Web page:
We will prove the differentiation of tan x formula by chain rule. For this let us note that we can write y = tan x as y = 1 / (cot x) = (cot x)^{1}. Now, by power rule and chain rule,
y' = (1) (cot x)^{2} · d/dx (cot x)
We have d/dx (cot x) = csc^{2}x. Also, by a property of exponents, a^{m} = 1/a^{m}.
y' = 1/cot^{2}x · (csc^{2}x)
y' = tan^{2}x · csc^{2}x
Now, tan x = (sin x)/(cos x) and csc x = 1/(sin x). So
y' = (sin^{2}x)/(cos^{2}x) · (1/sin^{2}x)
= 1/cos^{2}x
We have 1/cos x = sec x. So
y' = sec^{2}x
Hence proved.
Derivative of Tan x Proof by Quotient Rule
We can apply the quotient rule to derive the formula of the derivative of tan x. For this, we have to write tan x as a fraction. We know that tan x = (sin x)/(cos x). So we assume that y = (sin x)/(cos x). Then by quotient rule,
y' = [ cos x · d/dx (sin x)  sin x · d/dx (cos x)] / (cos^{2}x)
= [cos x · cos x  sin x (sin x)] / (cos^{2}x)
= [cos^{2}x + sin^{2}x] / (cos^{2}x)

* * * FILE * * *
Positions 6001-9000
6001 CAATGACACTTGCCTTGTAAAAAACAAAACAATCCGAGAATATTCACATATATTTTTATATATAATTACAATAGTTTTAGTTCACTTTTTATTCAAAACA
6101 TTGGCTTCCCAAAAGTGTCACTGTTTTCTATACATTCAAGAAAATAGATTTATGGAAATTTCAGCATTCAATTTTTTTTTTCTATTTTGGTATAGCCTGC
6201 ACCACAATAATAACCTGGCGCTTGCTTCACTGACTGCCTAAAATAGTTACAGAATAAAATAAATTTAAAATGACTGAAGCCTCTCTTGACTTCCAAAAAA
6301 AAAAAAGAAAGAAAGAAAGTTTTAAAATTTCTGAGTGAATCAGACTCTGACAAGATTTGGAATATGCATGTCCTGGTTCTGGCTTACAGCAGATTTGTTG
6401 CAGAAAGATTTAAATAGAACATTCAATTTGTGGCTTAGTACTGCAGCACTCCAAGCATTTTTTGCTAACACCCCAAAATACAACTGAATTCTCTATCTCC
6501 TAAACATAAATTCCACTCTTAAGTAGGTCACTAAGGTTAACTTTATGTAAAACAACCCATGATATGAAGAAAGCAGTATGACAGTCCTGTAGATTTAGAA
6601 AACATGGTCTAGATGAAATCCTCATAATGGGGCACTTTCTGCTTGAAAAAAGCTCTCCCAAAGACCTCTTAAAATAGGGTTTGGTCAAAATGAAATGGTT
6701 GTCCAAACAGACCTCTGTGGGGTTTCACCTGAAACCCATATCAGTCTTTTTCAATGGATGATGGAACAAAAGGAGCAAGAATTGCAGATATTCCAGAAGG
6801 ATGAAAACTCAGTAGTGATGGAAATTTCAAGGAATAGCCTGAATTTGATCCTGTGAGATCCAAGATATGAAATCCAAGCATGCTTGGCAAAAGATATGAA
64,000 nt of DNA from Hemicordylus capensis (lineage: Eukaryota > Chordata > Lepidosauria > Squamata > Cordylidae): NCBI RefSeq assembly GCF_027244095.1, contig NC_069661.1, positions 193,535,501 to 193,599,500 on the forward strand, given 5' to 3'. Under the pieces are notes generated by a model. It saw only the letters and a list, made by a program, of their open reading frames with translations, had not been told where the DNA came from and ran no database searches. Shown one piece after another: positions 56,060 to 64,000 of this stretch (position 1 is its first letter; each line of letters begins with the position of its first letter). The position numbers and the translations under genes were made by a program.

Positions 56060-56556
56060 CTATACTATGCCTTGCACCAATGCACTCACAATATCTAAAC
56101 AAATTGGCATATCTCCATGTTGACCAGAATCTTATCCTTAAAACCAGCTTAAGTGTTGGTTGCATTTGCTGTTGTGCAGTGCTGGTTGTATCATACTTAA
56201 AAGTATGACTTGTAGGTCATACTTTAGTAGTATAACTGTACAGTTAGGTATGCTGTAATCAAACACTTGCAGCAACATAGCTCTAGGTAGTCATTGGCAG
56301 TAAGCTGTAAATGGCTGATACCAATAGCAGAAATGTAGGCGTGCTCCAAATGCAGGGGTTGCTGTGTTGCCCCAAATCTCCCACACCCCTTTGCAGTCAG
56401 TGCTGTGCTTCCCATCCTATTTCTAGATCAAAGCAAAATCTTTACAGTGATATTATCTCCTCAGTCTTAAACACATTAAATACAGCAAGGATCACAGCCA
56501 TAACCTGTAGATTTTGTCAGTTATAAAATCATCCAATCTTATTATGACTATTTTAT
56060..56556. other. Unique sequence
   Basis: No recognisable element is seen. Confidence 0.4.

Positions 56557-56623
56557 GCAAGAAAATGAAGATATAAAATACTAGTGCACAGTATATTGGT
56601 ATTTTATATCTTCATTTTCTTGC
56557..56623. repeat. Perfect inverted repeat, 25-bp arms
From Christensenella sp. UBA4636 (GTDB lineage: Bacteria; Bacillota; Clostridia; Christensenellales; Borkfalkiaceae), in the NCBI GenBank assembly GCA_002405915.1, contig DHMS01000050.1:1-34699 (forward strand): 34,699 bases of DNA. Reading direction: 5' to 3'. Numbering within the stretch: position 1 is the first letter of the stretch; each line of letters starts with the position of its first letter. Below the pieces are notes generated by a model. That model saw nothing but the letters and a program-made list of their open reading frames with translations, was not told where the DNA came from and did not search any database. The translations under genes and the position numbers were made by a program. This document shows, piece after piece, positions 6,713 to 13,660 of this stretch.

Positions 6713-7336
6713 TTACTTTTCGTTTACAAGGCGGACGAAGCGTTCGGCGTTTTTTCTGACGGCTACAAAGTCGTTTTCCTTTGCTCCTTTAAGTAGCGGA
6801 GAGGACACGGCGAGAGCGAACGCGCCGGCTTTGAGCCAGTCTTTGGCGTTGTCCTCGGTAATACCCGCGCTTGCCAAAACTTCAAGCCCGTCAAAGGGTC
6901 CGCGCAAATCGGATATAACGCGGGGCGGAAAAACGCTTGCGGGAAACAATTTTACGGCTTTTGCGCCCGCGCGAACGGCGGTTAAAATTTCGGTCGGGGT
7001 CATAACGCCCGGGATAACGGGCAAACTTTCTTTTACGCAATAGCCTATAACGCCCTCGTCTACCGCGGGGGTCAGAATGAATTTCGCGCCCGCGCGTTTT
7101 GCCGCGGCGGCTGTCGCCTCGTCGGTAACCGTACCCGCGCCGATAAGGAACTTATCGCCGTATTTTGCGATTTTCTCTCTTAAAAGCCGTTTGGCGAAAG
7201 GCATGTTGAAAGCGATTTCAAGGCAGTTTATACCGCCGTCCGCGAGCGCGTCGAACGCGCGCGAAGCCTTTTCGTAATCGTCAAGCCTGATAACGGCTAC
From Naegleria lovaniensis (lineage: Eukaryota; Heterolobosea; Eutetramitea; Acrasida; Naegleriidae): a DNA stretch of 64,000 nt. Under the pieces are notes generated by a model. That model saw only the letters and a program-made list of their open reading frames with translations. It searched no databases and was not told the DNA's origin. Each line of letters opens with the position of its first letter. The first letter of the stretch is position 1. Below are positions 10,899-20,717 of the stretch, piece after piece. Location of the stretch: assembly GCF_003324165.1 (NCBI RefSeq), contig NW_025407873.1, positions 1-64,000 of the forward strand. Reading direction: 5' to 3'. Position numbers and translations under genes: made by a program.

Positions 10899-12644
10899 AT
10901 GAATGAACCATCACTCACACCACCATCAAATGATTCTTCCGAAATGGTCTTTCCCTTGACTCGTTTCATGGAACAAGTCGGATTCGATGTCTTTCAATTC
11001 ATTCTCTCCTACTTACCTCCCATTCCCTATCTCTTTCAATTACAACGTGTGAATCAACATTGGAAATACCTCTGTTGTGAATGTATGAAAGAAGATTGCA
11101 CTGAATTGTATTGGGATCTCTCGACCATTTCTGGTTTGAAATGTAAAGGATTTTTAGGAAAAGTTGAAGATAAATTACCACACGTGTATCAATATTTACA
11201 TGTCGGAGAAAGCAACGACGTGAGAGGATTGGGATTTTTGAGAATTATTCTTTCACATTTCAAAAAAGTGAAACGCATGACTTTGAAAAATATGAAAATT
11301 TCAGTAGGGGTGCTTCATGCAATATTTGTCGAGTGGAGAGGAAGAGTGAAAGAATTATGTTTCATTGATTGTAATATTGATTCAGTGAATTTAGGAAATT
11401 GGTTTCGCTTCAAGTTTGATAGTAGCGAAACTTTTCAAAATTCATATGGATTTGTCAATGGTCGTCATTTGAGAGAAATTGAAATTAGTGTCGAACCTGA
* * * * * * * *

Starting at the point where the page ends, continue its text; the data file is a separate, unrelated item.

By one of the Pythagorean identities, cos^{2}x + sin^{2}x = 1. So
y' = 1 / (cos^{2}x) = sec^{2}x
Hence proved. This proof is the easiest one among all the other proofs of the derivatives of tan x.
Common Misconceptions Related to Derivative of Tan x:
Here is some clarity about some common misconceptions regarding the differentiation of tan x.
 d/dx (tan x) is NOT equal to d/dx(sin x) / d/dx (cos x). Instead, we have to use the quotient rule to find the derivative of tan x (by writing it as (sin x)/(cos x)).
 d/dx (tan x) is NOT cot x. cot x is just the reciprocal of tan x.
 The derivatives of tan x and tan^{1}x are NOT same.
d/dx(tan x) = sec^{2}x
d/dx(tan^{1}x) = 1/(1 + x^{2})
Topics Related to Differentiation of Tan x:
Here are some topics that you may be interested in while learning the derivative of tan x.
Solved Examples Using Derivative of Tan x

Example 1: Find the derivative of tan^{2}x.
Solution:
Let f(x) = tan^{2}x = (tan x)^{2}.
By using power rule and chain rule,
f'(x) = 2 tan x · d/dx(tan x)
We know that the derivative of tan x is sec^{2}x. So
f'(x) = 2 tan x · sec^{2}x
Answer: The derivative of the given function is 2 tan x · sec^{2}x.